When I was in detention I never knew how long I would be there. That is because Britain detains people indefinitely, which means that they don’t tell you how long you will be there for. Some people it was a few months and for some people it was years. I heard about one man who had been in detention for 9 years!
If I had to choose between being in detention and being in a normal prison I would choose prison, because I would know when I will be free but in detention centres there is no guarantee.
They should give everyone a limit time because all the time families of detainees hope the government and human rights organizations will bring justice to them and release them but this never happens. The first reason detainees give up in there is because there is no time limit. Trust me, people are hopeless and getting older and crazy because there is no time limit. I think it’s very important for detainees to know how long they will be there because then they can promise their children and family about when they are coming out.
One of my friends from our Detention Action group is Jay from Sri Lanka. The Guardian wrote an article about him because they kept him in detention even after he had been in prison and finished his sentence. At one point they were going to deport him to Sri Lanka – he told me that for him: ‘it was horrible, I was very upset because I thought I was going to be deported away from my family and my home.’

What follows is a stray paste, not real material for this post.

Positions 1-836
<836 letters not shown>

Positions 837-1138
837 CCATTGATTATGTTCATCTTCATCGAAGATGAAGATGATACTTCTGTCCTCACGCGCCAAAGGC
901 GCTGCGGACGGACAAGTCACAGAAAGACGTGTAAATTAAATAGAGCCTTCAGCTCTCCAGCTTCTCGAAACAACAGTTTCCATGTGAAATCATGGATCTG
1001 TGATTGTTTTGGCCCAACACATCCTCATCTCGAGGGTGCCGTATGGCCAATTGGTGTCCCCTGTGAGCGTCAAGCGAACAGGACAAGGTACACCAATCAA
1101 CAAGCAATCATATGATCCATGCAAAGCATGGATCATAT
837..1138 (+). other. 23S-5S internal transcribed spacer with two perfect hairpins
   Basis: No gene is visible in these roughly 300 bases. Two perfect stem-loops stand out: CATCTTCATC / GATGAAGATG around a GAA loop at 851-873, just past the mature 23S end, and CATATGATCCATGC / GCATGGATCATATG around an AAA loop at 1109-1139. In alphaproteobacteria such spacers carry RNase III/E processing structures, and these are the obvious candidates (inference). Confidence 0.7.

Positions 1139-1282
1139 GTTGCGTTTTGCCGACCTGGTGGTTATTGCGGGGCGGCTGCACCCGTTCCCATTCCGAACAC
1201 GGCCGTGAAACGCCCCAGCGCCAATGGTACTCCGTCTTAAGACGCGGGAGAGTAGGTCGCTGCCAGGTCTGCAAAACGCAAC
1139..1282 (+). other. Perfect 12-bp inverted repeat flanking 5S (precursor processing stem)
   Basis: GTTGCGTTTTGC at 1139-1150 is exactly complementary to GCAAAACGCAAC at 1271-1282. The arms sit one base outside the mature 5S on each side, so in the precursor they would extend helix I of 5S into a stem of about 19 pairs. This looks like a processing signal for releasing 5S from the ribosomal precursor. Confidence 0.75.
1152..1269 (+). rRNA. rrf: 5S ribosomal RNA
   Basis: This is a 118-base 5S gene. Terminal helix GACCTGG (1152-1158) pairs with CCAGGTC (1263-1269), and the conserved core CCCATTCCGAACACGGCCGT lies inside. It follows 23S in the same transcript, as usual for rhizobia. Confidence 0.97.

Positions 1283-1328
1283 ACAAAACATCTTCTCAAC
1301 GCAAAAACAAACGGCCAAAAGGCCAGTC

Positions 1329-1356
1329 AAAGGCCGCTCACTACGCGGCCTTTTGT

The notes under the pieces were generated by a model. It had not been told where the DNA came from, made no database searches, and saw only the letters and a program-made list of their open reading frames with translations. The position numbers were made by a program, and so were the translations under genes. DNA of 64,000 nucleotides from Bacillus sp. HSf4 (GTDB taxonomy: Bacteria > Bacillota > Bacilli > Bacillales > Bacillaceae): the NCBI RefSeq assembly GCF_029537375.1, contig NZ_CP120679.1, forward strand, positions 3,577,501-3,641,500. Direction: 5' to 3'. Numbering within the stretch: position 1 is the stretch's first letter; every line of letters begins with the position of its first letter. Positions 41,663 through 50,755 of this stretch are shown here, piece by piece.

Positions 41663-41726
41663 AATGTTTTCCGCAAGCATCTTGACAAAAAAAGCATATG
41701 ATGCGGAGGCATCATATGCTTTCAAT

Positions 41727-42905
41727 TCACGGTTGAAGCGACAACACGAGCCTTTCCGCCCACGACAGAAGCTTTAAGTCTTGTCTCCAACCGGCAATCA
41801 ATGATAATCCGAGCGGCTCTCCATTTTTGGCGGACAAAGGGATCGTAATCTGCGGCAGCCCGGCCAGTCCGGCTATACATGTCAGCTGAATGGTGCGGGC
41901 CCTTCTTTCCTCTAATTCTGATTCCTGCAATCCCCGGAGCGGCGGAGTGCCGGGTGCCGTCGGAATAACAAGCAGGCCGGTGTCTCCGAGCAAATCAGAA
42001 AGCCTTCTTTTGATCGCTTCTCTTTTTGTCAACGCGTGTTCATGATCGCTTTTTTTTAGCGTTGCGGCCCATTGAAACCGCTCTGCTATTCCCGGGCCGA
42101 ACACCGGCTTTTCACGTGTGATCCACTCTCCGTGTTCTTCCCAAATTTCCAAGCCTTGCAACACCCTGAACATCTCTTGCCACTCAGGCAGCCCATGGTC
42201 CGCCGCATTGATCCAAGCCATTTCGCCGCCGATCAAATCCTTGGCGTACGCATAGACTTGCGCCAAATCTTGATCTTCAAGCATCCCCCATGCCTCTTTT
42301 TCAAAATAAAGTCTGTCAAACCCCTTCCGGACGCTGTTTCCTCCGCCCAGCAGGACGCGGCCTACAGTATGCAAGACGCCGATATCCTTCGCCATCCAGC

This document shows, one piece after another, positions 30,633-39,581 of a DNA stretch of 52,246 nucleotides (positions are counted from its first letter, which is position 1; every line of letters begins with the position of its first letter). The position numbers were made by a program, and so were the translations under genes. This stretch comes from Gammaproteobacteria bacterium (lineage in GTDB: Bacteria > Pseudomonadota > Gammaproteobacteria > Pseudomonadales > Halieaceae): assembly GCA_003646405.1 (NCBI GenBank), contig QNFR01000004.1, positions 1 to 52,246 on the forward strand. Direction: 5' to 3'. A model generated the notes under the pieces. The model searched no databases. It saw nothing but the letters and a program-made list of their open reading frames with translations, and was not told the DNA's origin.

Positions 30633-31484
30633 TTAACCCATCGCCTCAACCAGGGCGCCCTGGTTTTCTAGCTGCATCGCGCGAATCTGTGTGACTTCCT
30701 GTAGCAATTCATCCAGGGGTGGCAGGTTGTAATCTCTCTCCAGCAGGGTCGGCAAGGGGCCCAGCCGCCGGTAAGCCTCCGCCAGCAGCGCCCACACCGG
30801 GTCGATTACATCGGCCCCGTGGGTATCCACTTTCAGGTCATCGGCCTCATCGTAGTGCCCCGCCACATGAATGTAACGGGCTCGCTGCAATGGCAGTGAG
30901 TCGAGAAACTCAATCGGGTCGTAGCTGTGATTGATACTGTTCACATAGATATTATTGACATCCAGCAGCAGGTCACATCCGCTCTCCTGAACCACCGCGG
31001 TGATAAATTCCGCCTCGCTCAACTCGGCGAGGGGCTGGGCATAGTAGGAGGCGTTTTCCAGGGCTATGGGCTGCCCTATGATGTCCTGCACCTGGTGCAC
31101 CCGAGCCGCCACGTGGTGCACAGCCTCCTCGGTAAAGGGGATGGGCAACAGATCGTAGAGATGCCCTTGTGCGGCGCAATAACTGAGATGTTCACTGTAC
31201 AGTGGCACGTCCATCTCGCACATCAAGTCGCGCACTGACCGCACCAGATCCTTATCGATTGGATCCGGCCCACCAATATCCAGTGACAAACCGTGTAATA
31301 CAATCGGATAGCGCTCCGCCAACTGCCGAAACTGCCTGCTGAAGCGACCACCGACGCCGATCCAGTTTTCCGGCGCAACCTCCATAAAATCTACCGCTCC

From my point of view if UKBA had sent him back it would be crazy for him because when he left his country he was only five and now he is 28 and he never went anywhere outside UK. His life is built here, this is his own country. All his family are here and they are British! How do people feel when they lose some one close to them? And you know he told me ‘when my mum was visiting me in detention she was always crying, getting crazy, helpless and hopeless because when a son is taken away from a mother, how does it feel?!’
In detention they call you in for a ‘legal’ visit. It’s very scary because you don’t know if they will give you a ticket (removal directions) or something else. So one day they called me in and I was scared but they just said ‘you can go.’ Of course, I was very happy to go, but I don’t know why they didn’t say to me at the start ‘we will keep you here for 3 months.’ Then I could have made some plans for my future and told my friends. Instead I just got depressed in there because I felt there was no hope.
Information about Detention Action’s campaign to end indefinite detention in UK.